The snowfall in Boston so far this winter has been minimal, but 35 years ago it was a much different story.
On Feb. 6, 1978, the Boston area, along with much of Massachusetts, saw a record 27 inches of snow fall, with the added bonus of hurricane force winds. The storm began the morning of Feb. 6 and lasted through the following evening. It was a storm that was never really predicted to be so large, and yet from it one good thing came—we learned about emergency preparedness.
The snow came down so quickly (at a rate of one inch an hour) that thousands of motorists were stranded in snowdrifts as they drove down Route 128. Roads throughout the state were impassible and cars were abandoned at every turn.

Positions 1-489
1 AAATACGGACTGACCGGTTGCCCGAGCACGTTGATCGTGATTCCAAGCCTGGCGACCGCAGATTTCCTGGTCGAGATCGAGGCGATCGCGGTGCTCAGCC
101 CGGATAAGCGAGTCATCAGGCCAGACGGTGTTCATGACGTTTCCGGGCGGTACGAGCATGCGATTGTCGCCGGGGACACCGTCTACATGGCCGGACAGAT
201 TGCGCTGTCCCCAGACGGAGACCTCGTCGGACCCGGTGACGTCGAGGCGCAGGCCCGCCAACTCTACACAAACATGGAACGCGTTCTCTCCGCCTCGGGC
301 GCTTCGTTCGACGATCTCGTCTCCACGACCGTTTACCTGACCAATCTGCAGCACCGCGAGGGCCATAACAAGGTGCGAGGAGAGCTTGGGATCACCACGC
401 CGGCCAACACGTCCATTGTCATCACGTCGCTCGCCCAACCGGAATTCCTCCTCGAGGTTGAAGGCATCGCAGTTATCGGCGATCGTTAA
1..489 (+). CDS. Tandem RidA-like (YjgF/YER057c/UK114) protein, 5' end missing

For those of us who were old enough to remember, the memories differ. The motorist stuck in his car for hours on the highway, the family wondering where that person was, to a community paralyzed by Mother Nature in a storm no one ever expected.
As a child it was almost magical because we didn't understand the danger. Our parents shielded us from the chaos and we didn't know people lost their lives in that storm. Looking back as an adult, it's terrifying how unprepared we were for this event.
Patch would love to hear your stories from the Blizzard of '78 and see your photos. You can upload your photos directly to our image gallery and tell us your stories in the comments section.
Editorial note: this article and the comments section are shared with the North End, Fenway-Kenmore, Back Bay, Beacon Hill, Jamaica Plain, South End, West Roxbury and Roslindale Patch.com sites.